Still, politics can't help permeating this female-driven production. Indeed, a recent survey conducted by playwright Jennifer Tuckett, in partnership with the Writers' Guild of Great Britain, Equity, Stage Directors UK and the December Group, revealed more than 60% of women across all roles in UK theatre are considering leaving the industry, with 85% worried gender inequality will worsen post-pandemic.

Certainly, Austen's tales of the female condition have arguably been reduced, by over-adaptation and faulty emphasis, to ribbons and dreams of rich men and their lovely houses - to advertisements for being a traditional wife in the Regency style. McArthur set out to uncover some harsh truths in the iconic novel. "Look, relationships haven't really changed over the past 200 years. Class struggles haven't, gender struggles haven't changed and that is what is very amusing, as well as relatable," she says. "I think it's living in that specific space: it's relevant because every single character in the novel is recognisable as somebody that we all know."

This London production honours and transcends the source material and feels as richly rewarding a theatrical experience as any original play. Certainly, in McArthur's adaptation, there is a sense of a dialogue between the 19th and 21st centuries. Within the show, the cast are lightning fast, natural and quicksilver in the storytelling.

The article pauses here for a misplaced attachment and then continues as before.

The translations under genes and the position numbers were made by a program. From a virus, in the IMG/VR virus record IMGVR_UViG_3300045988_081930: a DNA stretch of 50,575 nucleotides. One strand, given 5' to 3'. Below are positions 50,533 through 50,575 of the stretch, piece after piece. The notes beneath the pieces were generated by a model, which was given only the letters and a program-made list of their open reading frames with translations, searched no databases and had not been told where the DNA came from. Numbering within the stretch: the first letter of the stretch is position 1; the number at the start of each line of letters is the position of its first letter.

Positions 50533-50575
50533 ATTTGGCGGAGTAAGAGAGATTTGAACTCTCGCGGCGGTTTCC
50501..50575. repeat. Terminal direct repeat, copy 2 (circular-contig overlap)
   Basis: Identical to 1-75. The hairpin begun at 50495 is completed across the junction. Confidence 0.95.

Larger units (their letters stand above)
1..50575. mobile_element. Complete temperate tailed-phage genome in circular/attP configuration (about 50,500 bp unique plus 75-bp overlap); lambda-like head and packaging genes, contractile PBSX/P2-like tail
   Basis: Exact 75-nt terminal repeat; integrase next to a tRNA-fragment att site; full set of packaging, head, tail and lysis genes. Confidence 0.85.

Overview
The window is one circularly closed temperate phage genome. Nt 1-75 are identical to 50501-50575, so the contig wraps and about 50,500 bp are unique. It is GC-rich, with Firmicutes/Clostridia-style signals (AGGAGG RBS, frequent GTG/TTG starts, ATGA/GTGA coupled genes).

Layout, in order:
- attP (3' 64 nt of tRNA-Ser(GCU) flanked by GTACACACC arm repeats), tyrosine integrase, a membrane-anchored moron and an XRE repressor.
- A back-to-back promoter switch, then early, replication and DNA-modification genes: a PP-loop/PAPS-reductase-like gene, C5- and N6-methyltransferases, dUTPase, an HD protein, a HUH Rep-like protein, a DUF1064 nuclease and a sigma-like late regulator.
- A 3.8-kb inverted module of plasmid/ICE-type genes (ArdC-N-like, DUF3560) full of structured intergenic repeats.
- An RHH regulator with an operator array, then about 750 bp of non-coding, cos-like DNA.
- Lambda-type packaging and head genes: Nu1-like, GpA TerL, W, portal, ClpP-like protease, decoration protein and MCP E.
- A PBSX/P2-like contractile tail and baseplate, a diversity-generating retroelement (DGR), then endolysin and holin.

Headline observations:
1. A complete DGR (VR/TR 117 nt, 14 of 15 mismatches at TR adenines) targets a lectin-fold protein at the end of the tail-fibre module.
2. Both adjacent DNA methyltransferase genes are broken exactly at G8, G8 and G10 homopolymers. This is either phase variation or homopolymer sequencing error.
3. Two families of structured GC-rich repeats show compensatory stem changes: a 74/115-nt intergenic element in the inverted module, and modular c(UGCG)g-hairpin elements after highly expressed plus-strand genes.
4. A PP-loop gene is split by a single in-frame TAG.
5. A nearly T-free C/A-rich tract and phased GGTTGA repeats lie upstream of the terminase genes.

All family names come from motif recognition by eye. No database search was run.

"What we must remember is that Jane Austen is far cleverer than me or anyone else working on this show; she was a genius. Pride and Prejudice (*Sort of) has sumptuous costumes, glorious backdrops, and a timeless plot. It is a play with songs but it's front-footed and audience-facing - and it is no less Pride and Prejudice for being any of those things," says McArthur.

As we emerge from the Coronavirus pandemic, audience habits may have changed but the most expensive seats are still getting more expensive - according to supply and demand. The show's producer David Pugh is proud that there are no premium seats during the London run: preview prices range from £9.50 to £25, for example.

McArthur herself is not a fan of premium prices. "How on earth can you expect to get people in when your prices are prohibitive?" she asks. "If a student can get the best view in the house for £25, then I'm thrilled.

"The very spirit of Pride and Prejudice* (*sort of) is about saying: here we are, players in service to you, the audience, and we owe you a fantastic evening. Not an evening that makes you feel like you need to study essays or authors before you come. But an evening that you will come away from uplifted and enlightened - and one that brings the audience together in that uniquely communal way that only live theatre can."

Pride and Prejudice* (*sort of) runs at the Criterion Theatre until 13 February, 2022

Interview by Carl Woodward

Photo credit: Mihaela Bodlovic, Tony McGee